Immunotherapy drugs are considered the latest and greatest breakthrough in conventional cancer treatment. Chimeric antigen receptor technology (CAR-T) has raised a great deal of hope, and an equal measure of concern.
CAR-T involves genetically reengineering a patient’s immune cells to target tumor-associated antigens, thereby destroying the malignant cells.
Alas, while these therapies appear to be quite effective at attacking and destroying malignant cells, they can also take a toll on healthy tissues and organs, leaving many patients struggling for their lives, albeit for an entirely different reason.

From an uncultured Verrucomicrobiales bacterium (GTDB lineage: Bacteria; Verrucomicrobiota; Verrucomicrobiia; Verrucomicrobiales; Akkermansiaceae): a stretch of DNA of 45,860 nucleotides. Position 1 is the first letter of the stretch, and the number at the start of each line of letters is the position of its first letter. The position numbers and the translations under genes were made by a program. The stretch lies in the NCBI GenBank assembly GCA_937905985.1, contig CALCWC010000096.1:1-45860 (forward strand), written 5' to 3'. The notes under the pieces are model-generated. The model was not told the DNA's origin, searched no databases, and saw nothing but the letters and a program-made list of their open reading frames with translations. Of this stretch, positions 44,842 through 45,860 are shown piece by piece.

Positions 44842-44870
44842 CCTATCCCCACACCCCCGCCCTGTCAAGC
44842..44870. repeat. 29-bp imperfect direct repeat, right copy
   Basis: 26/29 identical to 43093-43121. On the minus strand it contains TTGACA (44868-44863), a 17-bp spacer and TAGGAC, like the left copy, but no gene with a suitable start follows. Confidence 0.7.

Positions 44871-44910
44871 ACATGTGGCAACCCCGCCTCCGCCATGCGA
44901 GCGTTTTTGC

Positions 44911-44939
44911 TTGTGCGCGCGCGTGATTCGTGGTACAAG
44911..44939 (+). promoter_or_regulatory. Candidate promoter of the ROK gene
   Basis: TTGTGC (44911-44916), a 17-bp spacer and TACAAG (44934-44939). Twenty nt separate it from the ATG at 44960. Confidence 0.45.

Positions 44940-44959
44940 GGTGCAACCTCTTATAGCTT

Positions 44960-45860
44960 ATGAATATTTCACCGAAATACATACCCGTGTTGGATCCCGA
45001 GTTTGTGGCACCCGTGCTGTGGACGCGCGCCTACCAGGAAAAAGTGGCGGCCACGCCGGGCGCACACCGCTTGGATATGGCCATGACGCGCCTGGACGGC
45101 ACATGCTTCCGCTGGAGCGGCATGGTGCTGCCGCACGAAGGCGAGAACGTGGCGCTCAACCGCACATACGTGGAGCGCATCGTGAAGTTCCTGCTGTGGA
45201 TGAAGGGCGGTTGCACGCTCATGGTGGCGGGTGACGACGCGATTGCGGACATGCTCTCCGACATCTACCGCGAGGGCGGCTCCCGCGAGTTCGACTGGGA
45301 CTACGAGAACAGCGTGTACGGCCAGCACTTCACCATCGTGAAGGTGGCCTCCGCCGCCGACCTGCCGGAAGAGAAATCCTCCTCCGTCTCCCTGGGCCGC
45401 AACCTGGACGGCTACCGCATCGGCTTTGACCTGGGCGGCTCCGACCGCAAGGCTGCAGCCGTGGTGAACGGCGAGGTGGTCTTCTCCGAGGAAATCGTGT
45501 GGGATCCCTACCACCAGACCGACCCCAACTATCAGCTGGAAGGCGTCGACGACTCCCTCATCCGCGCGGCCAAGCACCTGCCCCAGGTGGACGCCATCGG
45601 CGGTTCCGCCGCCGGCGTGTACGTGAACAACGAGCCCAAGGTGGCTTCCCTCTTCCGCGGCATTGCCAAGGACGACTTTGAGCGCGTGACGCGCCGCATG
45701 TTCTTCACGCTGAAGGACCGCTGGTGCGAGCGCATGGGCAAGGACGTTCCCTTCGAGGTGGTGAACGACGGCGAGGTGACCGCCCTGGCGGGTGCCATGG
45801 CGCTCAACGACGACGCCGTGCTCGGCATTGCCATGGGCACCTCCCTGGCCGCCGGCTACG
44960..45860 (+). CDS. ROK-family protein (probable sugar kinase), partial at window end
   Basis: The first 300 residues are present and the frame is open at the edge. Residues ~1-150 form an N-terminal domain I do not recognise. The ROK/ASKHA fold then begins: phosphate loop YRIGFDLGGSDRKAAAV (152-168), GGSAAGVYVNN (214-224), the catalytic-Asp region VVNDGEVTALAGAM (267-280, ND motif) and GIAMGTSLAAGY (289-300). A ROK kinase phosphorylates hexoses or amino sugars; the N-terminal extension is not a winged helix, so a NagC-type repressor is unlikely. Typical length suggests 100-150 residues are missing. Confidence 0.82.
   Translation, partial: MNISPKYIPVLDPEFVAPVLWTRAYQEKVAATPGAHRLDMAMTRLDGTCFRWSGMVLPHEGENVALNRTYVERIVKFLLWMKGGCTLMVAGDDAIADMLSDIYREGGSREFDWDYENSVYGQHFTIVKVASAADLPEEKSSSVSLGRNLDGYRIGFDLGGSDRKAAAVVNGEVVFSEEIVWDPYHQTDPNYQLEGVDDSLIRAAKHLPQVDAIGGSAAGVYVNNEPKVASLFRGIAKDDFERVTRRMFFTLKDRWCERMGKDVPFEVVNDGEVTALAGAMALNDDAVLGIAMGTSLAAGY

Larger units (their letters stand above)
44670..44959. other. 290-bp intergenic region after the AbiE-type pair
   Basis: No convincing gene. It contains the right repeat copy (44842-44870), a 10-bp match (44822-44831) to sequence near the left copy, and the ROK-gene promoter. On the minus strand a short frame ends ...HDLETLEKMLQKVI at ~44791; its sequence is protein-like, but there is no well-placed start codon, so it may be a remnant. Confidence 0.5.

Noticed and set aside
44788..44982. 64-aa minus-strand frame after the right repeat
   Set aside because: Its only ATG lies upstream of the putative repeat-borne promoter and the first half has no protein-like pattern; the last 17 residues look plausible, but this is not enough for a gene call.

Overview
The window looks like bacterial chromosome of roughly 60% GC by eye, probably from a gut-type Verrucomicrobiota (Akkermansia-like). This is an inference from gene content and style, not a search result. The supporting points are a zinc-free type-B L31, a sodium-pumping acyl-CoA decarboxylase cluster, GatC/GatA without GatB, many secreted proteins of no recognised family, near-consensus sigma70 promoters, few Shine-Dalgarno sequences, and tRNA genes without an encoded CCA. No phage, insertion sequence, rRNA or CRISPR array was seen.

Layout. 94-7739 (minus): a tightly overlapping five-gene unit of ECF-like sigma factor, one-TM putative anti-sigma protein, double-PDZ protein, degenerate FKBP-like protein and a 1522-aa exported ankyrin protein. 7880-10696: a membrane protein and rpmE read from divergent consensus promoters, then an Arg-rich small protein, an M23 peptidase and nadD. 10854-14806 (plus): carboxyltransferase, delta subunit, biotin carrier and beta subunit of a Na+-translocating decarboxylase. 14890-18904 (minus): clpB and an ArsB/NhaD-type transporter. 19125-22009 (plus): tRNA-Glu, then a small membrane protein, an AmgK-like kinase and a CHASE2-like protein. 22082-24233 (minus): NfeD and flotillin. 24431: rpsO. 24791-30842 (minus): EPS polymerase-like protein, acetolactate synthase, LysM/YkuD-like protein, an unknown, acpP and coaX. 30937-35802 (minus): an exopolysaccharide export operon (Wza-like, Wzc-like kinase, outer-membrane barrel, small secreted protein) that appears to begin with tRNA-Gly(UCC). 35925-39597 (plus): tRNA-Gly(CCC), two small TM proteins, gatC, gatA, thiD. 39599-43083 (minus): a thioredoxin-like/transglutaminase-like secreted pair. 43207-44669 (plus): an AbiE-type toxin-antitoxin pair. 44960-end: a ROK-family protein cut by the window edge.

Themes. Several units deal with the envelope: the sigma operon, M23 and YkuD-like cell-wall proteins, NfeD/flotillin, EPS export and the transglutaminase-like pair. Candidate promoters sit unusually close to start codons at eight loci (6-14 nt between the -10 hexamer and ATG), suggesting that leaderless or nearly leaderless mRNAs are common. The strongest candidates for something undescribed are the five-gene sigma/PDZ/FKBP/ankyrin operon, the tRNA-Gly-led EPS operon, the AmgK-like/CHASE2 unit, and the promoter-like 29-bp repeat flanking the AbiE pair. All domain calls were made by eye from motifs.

There’s also another important issue at stake here. CAR-T cell therapies such as the one developed by Novartis (see below) have been granted PRIME1 (Priority Medicine) status by the European Medicines Agency (EMA).
PRIME is similar to the Breakthrough Therapies program2 offered by the U.S. Food and Drug Administration (FDA). Both of these priority medicine programs aim to speed up approval of novel drugs in order to bring hope to patients for whom there is little or no hope.
While this is admirable, it’s also a slippery slope that can end up affecting people with non-lethal diseases as well — people who are NOT quite as keen on playing Russian roulette with their health for a chance of survival.